The Best Belize Communities To Visit If You’re Truly Looking For Total Relaxation
Anyone who has been to Belize, or seen Belize on a map can easily tell you that we’re a little country nestled on the edge of the Caribbean sea and cradled on the west of Central America. Despite being modest in terms of square mileage, Belize doesn’t suffer the population density issues that many other small countries seem to face.
Many of our communities remain familiar and tight-knit, and we’d like to tell you about 5 quaint Belize communities that you’ll never want to leave:
Hopkins, in Stann Creek Bz, is a small seaside village heading south in Belize. It is mostly, if not exclusively, populated by the Garifuna people who call this land their home and is regarded by many as the cultural capital of the Garifuna people. Lonely Planet describes it as “…friendly, slightly scruffy…” which is an oddly accurate description, the village itself is an unassuming “no frills” type of place. Hopkins is a great place to kick off your hiking boots, dig your toes into the sand, and soak in the Caribbean sea while Garifuna drums resonate in the background. Its also a wonderful place to sit back and have a drink with locals and meet fellow travellers, the down-home, no assumptions made attitude to this little fishing village make it easy to unwind and be yourself with just about anyone, a quality that has faded from many destinations already. In addition to the rich culture (which you really must experience to understand) the Garifuna food available in Hopkins is phenomenal, hearty, fresh traditional and made with a lot of love.When you’ve grown weary for all the lounging around the coastal location and seafaring nature of the locals make it a breeze to take you on aquatic adventures be it to the reef, southern atolls, or any of the islands as your next destination. What’s almost guaranteed, is that you won’t want to leave Hopkins and you’ll remember the friends you made there always.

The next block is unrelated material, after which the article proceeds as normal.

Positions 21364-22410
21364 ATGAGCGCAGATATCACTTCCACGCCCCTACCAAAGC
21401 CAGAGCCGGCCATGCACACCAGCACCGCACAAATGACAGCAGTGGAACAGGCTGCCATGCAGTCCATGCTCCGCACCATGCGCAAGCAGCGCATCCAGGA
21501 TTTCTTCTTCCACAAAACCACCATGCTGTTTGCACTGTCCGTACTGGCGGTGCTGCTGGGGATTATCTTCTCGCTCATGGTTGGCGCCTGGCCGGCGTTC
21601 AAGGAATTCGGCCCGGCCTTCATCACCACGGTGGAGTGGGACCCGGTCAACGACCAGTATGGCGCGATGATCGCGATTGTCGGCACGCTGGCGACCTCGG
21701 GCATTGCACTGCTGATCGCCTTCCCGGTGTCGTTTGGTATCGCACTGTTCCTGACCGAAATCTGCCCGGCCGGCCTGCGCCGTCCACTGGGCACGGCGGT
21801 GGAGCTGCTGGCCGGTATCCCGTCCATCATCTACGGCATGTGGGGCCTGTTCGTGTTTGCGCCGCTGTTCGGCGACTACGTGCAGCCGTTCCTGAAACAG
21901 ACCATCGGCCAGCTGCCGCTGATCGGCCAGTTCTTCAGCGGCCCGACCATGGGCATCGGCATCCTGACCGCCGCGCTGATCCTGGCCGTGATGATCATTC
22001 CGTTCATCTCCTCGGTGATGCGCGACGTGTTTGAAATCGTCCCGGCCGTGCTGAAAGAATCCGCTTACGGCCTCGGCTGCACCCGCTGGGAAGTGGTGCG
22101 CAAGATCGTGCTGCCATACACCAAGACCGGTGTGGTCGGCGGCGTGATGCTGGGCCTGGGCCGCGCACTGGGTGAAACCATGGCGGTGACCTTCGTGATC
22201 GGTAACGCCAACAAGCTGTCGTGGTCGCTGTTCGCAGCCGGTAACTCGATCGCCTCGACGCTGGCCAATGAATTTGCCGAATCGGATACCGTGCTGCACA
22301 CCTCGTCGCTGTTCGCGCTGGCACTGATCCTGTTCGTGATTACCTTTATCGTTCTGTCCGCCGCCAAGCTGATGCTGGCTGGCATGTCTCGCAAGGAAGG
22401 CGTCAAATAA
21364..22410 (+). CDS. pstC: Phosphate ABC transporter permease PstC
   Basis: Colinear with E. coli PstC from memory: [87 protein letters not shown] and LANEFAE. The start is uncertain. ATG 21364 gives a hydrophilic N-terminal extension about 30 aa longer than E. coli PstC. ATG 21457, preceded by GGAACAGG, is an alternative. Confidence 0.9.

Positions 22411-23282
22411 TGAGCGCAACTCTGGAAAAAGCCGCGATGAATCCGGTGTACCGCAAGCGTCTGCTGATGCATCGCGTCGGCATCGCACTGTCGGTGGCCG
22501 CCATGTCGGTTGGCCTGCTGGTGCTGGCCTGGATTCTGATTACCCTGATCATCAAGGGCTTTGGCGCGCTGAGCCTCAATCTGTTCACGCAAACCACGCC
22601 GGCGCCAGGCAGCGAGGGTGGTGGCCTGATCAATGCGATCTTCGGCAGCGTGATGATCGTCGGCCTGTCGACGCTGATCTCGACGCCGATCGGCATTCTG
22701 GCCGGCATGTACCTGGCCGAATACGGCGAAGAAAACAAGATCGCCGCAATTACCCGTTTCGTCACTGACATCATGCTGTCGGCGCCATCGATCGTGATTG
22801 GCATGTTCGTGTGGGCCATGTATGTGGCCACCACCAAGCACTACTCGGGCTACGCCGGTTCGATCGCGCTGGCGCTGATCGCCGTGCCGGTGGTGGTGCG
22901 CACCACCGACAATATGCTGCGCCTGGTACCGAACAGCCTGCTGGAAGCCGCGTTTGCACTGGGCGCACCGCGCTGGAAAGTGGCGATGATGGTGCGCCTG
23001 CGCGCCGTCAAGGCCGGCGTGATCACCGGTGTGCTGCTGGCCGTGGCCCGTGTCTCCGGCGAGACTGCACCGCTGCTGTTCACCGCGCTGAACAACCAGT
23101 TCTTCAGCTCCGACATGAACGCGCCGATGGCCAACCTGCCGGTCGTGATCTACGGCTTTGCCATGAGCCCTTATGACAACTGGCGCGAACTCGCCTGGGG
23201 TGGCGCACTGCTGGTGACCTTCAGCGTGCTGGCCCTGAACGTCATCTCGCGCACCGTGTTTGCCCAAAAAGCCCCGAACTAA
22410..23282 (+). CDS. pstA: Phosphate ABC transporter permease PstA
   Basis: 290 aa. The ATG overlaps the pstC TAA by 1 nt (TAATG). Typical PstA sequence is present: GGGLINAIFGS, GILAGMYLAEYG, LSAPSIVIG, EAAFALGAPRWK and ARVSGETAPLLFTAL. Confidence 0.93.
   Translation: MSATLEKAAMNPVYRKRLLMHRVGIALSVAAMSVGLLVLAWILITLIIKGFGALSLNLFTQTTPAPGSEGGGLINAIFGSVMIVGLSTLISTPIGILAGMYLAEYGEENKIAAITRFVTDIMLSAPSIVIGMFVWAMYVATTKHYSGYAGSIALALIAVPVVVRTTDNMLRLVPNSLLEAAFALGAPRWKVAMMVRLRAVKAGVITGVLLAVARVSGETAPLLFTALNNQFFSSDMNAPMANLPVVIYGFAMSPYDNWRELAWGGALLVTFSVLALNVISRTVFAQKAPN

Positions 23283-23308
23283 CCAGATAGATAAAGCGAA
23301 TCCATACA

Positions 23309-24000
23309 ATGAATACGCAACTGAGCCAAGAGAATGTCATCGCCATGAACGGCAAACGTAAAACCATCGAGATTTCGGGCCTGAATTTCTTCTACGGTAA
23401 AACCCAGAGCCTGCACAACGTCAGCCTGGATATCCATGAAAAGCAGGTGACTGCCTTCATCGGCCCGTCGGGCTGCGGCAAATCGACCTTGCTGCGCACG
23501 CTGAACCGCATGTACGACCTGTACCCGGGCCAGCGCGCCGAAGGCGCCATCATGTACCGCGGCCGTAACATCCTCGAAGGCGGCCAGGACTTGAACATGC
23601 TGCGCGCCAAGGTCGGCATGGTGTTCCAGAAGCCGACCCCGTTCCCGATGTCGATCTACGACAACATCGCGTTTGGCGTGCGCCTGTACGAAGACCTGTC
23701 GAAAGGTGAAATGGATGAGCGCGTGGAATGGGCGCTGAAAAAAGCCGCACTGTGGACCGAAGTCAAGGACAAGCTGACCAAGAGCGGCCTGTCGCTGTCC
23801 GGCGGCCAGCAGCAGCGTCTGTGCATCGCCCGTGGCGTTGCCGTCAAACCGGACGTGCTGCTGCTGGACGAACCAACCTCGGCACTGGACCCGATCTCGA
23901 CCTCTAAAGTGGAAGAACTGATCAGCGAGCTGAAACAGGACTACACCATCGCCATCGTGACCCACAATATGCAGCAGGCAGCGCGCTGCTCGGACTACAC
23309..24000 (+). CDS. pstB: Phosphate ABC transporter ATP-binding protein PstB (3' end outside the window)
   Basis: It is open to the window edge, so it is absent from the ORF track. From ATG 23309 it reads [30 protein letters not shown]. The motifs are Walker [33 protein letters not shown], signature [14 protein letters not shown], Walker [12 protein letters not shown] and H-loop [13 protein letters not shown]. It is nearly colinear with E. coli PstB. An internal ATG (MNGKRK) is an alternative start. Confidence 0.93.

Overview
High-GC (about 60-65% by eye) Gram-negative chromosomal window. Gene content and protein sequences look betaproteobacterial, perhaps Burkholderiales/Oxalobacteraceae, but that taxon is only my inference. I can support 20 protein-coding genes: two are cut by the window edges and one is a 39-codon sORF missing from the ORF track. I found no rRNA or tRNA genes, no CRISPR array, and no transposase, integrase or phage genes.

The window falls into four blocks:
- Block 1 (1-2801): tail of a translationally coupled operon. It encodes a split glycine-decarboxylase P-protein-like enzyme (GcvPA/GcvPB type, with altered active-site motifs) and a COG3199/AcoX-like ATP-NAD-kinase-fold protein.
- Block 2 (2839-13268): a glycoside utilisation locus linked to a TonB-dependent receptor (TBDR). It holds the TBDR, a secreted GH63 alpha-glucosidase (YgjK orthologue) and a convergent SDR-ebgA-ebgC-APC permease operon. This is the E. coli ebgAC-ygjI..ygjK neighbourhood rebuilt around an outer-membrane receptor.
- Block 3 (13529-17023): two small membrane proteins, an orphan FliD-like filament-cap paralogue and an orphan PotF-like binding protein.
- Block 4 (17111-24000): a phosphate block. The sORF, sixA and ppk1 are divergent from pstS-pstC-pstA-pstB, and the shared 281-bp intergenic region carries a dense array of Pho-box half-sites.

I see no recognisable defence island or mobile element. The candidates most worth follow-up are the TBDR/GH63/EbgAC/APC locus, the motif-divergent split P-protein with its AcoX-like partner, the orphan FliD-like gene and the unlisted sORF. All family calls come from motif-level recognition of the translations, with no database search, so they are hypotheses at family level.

If after Hopkins you’re yearning for more beach driven enjoyment then look no further than the famous Caye Caulker (or Caye Corker, depending on who you ask). This island community is the original “Go Slow” destination in Belize. Their catchphrase has since then gone viral among locals who now use it to describe the entire country, perhaps it’ll someday trump “Belizeit!” as our go-to phrase. Not for a while though as we are all still too enamored by the clever pun to let it rest. Caye Caulker, much like Hopkins started as a fishing village, and as one would expect of a small island, the long-time residents are quite avid sea goers, fishermen, and tour operators. The Lazy Lizard bar also calls this place home and is famous among locals for their enjoyably intoxicating Lizard Juice that turns your tongue green as you drink and tastes like nothing other than a lime slushie. Situated right next to the Lazy Lizard is yet another famous Belizean landmark called simply The Split, it’s a beachy swimming area that was created in 1961 by a powerful hurricane that just swept away a chunk of the island, leaving in its wake a large split where travelers now go to take a dip. A short way off the island is the Belize Barrier reef, the longest, healthiest reef system this side of the world and from Caye Caulker you can board a boat and go snorkel with nurse sharks and sea turtles for the day. No one ever gets tires of going slow the CC way unless of course, you have another charming community in Belize to visit.